3.2. Simulation of Dam-Break Flow Passing Square Column

The simulation area is a 1.6 m (L) × 0.6 m (W) closed channel, where a 0.12 m × 0.12 m square column is placed in the middle at x = 0.9 m; an initial depth 0.3 m appears before x = 0.4 m and the downstream depth 0.01 m to simulate the 2 cm × 2 cm grid with the Manning n 0.01 and the simulation time 2 sec. The results are shown in Figure 3. Although it is merely a 2D model, when comparing to the 3D model FLOW-3D, some important information could be acquired, but the calculation efficiency is much higher than it of the 3D model.

Figure 1. Simulation area of the asymmetric dam-break flow.

(a)(b)(c)(d)

Figure 2. Simulation results of the asymmetric dam-break flow. (a) Initial states: upstream depth = 10 m; downstream depth = 5 m, 0.1 m, and dry bed (from left to right); (b) t = 7.2 sec for grid 5 m × 5 m; (c) t = 7.2 sec for grid 2 m × 2 m; (d) Previous study (Source: Liang et al., 2006 [11]).

3.3. Simulation of Retrogressive Erosion

The retrogressive erosion simulation assumes the channel bed profile suddenly appears rapid changes. The simulation data are acquired from the literature [12]. The experimental tank presents the length 15.8 m, the width 1.2 m, and the slope 0.00125, in which a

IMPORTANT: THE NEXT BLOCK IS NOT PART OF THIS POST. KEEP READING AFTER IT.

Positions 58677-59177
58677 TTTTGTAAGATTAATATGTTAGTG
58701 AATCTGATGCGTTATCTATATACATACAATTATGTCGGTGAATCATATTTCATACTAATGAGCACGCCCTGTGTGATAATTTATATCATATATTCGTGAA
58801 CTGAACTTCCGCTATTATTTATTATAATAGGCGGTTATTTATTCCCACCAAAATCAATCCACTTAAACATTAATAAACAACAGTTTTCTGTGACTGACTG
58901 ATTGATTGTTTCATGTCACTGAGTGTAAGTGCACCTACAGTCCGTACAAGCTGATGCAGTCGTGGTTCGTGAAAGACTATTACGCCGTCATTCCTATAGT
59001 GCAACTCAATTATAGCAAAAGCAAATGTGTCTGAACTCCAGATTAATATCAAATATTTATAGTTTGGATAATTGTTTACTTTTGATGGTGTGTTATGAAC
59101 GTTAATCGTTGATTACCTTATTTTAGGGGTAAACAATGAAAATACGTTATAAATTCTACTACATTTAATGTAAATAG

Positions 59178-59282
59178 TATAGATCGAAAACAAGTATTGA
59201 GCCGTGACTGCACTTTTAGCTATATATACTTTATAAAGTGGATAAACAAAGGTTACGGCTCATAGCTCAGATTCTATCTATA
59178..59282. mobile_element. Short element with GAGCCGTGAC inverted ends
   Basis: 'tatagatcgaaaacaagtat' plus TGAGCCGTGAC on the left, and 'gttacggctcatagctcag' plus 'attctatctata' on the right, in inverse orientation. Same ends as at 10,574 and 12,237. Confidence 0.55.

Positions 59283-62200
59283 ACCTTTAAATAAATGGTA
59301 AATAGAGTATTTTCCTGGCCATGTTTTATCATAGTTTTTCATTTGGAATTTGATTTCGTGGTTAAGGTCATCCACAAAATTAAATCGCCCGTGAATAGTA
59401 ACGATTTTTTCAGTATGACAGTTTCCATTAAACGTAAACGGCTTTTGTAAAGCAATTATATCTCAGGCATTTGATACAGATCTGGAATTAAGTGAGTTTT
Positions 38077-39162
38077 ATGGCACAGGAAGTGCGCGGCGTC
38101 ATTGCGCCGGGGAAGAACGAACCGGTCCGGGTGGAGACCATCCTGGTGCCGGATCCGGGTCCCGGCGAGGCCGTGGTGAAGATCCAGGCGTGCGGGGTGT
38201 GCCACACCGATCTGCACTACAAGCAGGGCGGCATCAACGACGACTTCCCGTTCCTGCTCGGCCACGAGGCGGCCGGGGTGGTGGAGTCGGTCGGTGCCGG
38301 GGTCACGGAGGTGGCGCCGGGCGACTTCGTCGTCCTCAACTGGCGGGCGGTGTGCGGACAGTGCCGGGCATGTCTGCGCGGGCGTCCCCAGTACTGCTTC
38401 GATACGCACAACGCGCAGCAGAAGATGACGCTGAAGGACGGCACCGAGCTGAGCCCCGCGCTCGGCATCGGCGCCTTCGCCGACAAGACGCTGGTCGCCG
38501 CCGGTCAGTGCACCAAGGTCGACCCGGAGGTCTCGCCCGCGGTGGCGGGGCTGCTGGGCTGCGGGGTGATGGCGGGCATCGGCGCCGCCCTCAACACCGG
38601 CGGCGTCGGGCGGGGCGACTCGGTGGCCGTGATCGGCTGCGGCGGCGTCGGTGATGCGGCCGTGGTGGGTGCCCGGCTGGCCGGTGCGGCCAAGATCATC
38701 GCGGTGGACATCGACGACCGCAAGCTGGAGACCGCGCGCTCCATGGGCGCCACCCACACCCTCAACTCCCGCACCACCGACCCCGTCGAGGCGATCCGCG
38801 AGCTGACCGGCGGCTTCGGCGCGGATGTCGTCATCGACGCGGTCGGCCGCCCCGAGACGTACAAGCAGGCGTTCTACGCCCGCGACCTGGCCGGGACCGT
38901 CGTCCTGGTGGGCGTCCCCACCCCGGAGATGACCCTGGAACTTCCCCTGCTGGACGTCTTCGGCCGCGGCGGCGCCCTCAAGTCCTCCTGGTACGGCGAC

^{2}∙s^{−1}, m, and the simulation time 40 min. What is more, the median particle of sediment is 0.67 mm, and Meyer-Peter bed sediment load equations are applied to calculate the sediment load. The calculation successfully simulates the retrogressive erosion (Figure 4).

(a)(b)(c)(d)(e)

Figure 3. Simulation results of dam-break flow passing a square column. (a) t = 0 sec: side view and top view using FLOW- 3D (left); side view and top view using DBFVM-2D (right); (b) t = 0.31 sec: side view and top view using FLOW-3D (left); side view and top view using DBFVM-2D (right); (c) t = 0.8 sec: side view and top view using FLOW-3D (left); side view and top view using DBFVM-2D (right); (d) t = 1.34 sec: side view and top view using FLOW-3D (left); side view and top view using DBFVM-2D (right); (e) t = 1.97 sec: side view and top view using FLOW-3D (left); side view and top view using DBFVM-2D (right).